During disease outbreaks, we would be able to stay home at the first sign of a cold, in addition to getting tested right away. In a planned economy, we could allocate resources where they are most needed, and take into account a decrease in the workforce due to illness.

Where are the Coronavirus Therapies

Currently, multiple for-profit companies are attempting to test (sometimes new, sometimes previously rejected and now recycled) therapies to see if they can treat or prevent COVID-19. While there are attempts to produce a COVID-19 vaccine, this vaccine would not be ready for testing in human trials for a few months according to Peter Marks, the director of the FDA’s Center for Biologics Evaluation and Research. Yet even last week, Health and Human Services Secretary Alex Azar refused to guarantee a newly developed coronavirus vaccine would be affordable to all stating, “we can’t control that price because we need the private sector to invest.” The statement is ironic to say the least coming from the former top lobbyist to Eli Lilly who served at a time when the company’s drug prices went up significantly.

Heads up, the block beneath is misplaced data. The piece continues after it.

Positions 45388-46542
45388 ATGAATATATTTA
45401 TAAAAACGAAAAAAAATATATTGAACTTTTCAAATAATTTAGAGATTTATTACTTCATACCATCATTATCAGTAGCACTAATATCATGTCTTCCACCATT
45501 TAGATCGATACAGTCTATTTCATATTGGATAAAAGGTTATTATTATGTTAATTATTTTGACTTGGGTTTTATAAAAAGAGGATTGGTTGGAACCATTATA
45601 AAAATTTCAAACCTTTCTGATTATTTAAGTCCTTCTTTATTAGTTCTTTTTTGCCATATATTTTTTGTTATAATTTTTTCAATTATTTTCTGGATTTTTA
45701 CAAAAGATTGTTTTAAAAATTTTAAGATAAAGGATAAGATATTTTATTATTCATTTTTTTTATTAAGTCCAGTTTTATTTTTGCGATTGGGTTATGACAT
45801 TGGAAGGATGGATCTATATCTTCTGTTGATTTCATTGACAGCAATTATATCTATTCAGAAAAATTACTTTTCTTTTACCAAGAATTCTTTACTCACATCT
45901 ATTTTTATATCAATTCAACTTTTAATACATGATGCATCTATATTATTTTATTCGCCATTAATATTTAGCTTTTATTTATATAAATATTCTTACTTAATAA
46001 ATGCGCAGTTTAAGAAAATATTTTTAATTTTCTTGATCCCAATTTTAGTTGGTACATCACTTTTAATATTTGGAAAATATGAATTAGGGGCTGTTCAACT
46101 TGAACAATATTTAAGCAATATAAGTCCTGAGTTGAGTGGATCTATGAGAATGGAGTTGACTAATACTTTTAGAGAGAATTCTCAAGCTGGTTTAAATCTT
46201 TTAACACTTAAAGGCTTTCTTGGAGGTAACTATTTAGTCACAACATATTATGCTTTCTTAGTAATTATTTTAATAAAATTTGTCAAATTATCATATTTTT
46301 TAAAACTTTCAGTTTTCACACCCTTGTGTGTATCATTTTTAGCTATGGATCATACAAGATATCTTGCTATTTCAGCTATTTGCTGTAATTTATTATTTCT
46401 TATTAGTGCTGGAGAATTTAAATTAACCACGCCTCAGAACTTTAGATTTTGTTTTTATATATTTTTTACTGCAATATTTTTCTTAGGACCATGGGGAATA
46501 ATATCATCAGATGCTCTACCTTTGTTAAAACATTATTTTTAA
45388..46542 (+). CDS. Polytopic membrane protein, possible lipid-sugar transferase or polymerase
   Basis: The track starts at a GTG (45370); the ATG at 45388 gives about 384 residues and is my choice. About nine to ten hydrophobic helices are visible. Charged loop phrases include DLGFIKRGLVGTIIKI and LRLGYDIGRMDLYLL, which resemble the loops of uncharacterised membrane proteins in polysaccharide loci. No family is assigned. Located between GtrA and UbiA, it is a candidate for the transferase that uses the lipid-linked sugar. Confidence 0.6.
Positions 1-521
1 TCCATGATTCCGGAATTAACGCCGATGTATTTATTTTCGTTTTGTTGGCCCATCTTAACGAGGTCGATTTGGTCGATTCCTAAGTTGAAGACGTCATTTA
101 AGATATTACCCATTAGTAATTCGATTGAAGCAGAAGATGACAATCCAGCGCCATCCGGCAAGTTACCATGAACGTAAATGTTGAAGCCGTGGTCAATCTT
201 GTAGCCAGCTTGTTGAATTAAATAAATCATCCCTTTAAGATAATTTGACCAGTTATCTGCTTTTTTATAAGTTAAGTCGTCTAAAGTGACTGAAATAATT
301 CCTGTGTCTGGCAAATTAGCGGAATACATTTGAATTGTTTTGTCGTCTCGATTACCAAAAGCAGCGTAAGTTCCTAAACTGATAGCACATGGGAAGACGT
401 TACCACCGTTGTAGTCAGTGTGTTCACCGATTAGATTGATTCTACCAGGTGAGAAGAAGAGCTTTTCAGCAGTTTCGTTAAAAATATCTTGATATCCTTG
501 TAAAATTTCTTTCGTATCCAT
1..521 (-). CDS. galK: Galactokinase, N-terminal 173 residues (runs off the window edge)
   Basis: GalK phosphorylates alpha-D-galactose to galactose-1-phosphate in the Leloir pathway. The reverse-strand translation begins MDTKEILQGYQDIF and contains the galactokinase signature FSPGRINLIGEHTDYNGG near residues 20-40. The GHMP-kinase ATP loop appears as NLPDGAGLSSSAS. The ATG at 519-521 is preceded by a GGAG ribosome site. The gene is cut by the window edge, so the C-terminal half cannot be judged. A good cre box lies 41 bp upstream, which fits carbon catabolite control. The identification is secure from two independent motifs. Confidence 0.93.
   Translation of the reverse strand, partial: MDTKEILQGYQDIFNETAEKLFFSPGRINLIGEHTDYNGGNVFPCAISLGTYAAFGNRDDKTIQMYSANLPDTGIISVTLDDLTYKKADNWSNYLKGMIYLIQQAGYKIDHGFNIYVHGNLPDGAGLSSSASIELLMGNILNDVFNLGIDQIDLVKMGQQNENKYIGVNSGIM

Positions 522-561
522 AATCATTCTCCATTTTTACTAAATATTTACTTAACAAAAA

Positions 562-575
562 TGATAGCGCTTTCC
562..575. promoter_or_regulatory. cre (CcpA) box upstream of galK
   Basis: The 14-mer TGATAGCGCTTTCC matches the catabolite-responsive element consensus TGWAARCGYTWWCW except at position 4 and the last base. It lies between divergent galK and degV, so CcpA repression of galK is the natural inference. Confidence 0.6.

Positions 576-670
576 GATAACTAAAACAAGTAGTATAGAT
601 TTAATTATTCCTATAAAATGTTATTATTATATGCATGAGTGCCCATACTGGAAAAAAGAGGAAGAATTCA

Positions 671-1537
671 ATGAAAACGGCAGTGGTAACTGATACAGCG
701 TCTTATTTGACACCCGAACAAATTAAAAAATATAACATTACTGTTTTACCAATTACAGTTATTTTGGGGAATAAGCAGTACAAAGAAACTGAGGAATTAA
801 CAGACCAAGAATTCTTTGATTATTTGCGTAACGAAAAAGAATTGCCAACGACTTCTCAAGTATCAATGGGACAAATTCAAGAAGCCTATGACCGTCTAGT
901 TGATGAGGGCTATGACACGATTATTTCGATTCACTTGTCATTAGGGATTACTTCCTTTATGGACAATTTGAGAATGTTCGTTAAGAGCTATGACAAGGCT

Companies such as Gilead Sciences, Moderna Therapeutics, and GlaxoSmithKline all have various therapies in development. Each company’s interest in maximizing profits around their particular COVID-19 therapy has kept them from being able to pool their resources and data to develop therapies in the most expeditious manner possible. The state of COVID-19 research exposes the lies about capitalism “stimulating innovation.”

It is also important to note that much of the drug development deemed “corporate innovation” could not have been possible without taxpayer-funded government research. Bills such as the Bayh-Dole Act allow for corporations to purchase patents on molecules or substances that have been developed at publicly funded institutions such as the National Institutes of Health (NIH), then jack up the prices to maximize profits. A study conducted by the Center for Integration of Science and Industry (CISI) analyzed the relationship between government funded research and every new drug approved by the FDA between 2010 and 2016. Researchers found “each of the 210 medicines approved for market came out of research supported by the NIH.”